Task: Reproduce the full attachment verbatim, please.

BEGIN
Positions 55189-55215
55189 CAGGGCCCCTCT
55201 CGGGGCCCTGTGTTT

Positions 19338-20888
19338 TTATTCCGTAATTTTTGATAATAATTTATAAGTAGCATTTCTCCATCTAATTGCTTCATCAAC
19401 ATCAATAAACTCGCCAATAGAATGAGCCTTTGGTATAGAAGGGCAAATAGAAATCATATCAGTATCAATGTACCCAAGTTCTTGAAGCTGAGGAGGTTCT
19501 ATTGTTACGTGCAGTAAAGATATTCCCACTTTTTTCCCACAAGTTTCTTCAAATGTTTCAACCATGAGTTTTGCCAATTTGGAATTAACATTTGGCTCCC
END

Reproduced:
Positions 55189-55215
55189 CAGGGCCCCTCT
55201 CGGGGCCCTGTGTTT

Positions 19338-20888
19338 TTATTCCGTAATTTTTGATAATAATTTATAAGTAGCATTTCTCCATCTAATTGCTTCATCAAC
19401 ATCAATAAACTCGCCAATAGAATGAGCCTTTGGTATAGAAGGGCAAATAGAAATCATATCAGTATCAATGTACCCAAGTTCTTGAAGCTGAGGAGGTTCT
19501 ATTGTTACGTGCAGTAAAGATATTCCCACTTTTTTCCCACAAGTTTCTTCAAATGTTTCAACCATGAGTTTTGCCAATTTGGAATTAACATTTGGCTCCC